For many students, the transition to college can be difficult: a new school with more people, strenuous schedules and a new home. Leaving families, friends and life as they know it to embark on the next chapter of their lives is not easy, but arriving at a school with tens of thousands of students as a minority leaves many feeling lonely and lost.
Asian students at Michigan State face these situations, year after year. In search of belonging, many have found new homes in clubs and organizations. As these students search for more representation on campus, they have found comfort and community with each other.
Marketing sophomore Minhyuk (Min) Lee has found representation in the clubs, classes and activities he's involved in. As a minority, finding a sense of brotherhood or community relative to race can help with the comfort of campus and the college experience, Lee said.
Lee recommended joining an Asian fraternity such as Lambda Phi Epsilon or Pi Alpha Phi.
Human biology sophomore Sanjana Sahoo has also found that getting involved in clubs and organizations have been the best way to make MSU feel like home and have some fun along the way.
“I definitely recommend MSU CIUS (Coalition of Indian Undergraduate Students). Basically it’s an Indian organization where we all volunteer together,” Sahoo said. “There is a whole talent show at the end of the year. There is a formal, and it’s super fun.”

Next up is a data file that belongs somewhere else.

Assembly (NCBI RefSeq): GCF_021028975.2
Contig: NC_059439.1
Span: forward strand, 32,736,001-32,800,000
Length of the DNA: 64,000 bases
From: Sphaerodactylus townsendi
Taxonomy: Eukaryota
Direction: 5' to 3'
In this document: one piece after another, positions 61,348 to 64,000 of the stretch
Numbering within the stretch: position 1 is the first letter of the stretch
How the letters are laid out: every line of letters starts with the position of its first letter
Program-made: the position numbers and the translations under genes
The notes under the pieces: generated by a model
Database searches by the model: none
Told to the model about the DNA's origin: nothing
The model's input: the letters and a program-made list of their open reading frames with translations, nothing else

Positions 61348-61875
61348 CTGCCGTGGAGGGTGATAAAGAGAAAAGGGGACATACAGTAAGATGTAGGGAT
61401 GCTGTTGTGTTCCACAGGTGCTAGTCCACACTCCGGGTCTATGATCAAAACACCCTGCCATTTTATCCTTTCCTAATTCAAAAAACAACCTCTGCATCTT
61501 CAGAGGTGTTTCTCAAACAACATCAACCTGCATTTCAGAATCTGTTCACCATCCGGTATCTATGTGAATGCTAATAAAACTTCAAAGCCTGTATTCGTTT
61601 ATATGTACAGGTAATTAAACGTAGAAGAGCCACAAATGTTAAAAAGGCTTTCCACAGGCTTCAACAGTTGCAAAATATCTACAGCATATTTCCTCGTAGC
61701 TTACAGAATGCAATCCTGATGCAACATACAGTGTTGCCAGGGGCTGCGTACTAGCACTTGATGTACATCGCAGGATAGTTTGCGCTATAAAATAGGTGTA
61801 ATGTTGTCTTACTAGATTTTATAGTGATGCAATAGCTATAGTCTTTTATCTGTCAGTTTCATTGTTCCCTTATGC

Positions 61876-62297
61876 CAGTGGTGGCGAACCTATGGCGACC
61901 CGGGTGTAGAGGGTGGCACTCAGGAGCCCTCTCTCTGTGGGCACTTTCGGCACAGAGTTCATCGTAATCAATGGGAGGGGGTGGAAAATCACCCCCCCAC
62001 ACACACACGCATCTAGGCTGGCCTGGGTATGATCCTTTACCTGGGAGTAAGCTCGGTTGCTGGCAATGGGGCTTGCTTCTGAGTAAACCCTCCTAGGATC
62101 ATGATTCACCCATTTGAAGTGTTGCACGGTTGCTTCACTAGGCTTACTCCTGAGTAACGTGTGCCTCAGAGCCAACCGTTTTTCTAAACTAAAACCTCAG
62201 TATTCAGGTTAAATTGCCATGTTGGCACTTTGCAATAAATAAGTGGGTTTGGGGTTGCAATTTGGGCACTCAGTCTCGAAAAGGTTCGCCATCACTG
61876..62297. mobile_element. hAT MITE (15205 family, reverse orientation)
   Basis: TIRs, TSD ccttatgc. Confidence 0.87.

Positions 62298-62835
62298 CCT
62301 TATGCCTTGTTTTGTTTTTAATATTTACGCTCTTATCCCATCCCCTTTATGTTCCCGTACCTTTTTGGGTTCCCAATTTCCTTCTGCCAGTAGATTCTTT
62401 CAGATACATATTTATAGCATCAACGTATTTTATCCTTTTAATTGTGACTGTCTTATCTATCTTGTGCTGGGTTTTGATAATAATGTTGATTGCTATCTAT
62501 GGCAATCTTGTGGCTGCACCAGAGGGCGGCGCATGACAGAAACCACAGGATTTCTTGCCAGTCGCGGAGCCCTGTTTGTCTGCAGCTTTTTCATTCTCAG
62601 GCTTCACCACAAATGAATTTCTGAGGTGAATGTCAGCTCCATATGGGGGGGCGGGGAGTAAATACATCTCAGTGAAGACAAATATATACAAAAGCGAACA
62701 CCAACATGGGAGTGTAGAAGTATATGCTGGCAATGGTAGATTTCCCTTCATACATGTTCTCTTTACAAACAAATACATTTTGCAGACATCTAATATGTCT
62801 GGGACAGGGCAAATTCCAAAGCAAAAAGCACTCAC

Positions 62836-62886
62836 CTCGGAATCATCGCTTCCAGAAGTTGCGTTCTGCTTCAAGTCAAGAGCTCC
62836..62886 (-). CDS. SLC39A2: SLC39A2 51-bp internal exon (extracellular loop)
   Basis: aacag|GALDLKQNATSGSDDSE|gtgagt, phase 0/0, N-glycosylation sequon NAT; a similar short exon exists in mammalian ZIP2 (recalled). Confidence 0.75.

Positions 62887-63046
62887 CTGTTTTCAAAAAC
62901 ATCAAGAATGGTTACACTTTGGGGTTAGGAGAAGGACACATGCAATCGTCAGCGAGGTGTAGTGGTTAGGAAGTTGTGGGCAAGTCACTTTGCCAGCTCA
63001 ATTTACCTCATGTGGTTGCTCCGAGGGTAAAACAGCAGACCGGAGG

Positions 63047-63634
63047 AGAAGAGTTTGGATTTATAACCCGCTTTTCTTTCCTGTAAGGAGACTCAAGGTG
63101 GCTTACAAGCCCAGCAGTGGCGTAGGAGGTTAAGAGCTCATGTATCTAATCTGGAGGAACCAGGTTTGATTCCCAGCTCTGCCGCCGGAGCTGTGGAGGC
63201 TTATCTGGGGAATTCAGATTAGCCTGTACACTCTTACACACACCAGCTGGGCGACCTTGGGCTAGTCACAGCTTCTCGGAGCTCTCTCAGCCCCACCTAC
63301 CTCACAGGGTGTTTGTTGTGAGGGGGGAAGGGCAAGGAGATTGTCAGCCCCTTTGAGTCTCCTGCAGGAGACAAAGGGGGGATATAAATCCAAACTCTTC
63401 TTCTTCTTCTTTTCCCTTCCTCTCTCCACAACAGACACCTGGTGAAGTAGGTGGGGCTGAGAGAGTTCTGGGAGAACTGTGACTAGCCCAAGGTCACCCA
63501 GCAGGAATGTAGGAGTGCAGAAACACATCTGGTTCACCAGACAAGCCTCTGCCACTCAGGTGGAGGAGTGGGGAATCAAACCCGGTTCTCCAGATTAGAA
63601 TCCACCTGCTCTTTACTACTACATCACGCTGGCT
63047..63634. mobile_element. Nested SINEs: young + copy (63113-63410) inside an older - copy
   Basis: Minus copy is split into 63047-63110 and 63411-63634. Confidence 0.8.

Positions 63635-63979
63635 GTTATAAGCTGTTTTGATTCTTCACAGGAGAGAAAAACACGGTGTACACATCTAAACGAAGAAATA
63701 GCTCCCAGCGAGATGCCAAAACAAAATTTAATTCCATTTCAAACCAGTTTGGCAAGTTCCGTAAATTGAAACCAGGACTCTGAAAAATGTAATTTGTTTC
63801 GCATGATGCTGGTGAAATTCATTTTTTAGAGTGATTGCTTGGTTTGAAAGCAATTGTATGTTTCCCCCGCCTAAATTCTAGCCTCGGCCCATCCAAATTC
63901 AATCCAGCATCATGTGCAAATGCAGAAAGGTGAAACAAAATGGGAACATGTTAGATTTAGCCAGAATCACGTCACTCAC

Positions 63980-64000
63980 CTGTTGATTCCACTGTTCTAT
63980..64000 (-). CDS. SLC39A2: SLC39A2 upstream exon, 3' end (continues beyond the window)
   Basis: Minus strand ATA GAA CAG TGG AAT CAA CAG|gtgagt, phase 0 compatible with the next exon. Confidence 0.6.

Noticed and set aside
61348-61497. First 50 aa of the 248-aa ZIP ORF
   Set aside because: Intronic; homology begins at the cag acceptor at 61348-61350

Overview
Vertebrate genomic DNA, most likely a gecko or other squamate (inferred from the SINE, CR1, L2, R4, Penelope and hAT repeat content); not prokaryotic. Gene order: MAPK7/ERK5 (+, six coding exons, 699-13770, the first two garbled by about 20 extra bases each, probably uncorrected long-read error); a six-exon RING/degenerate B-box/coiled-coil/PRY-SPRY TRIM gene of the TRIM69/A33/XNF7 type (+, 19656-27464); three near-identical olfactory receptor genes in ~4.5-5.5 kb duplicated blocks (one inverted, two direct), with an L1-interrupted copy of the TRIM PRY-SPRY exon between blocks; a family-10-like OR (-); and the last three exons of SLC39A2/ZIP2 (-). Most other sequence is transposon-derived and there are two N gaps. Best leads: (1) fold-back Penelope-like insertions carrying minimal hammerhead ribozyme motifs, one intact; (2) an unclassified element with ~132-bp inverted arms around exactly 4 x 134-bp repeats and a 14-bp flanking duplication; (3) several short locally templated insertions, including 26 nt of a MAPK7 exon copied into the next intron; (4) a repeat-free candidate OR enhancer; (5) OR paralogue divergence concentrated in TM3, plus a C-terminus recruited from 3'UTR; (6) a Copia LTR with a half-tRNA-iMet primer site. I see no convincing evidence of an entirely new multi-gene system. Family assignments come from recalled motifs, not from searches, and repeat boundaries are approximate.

“If you’re into dancing and singing there is something called Spartan Zaariya, which is the all-girls team here at MSU or Spartan Badmaash, which is the all-boys dance team," Sahoo said. "There is also a singing team called Spartan Sur, and I know there are other clubs out there that I’m not familiar with."
After a year at MSU, supply chain management sophomore Silas Yang feels supported by the MSU community as an Asian student. Yang found support in his first year by joining Asian student organizations on campus.
The organizations aren’t limited either. There are specific groups for ethnicities and international students, along with groups not centered around race at all. Yang said he has found it beneficial to stay around these groups as a way to feel culturally connected.
“There’s a ton ... for every single Asian ethnicity," Yang said. "There is this Japanese organization which is JASA. There is CSE, which is a Chinese organization, (and) KSA for Koreans. There’s a lot of international groups for international students. There’s the international Korean one. I'm pretty sure there is an international Japanese one. You can literally find it for any Asian ethnicity, so if you really want to find people that you fit in with and you can culturally breach on a personal level, I would definitely say find the one that fits you the most.”
International relations sophomore Ananya Prayagai said in cultural organizations,stigmas are erased and that outsider feeling is replaced with community improvement.
“South Asian Awareness Network is an organization under CIUS, which is to talk about social justice issues from a South Asian perspective,” Prayagai said. “Which I think is very important because there is a stigma within the South Asian community that is different from other communities. So, I think this club is also important for bringing that out and improving the culture within our community as a whole.”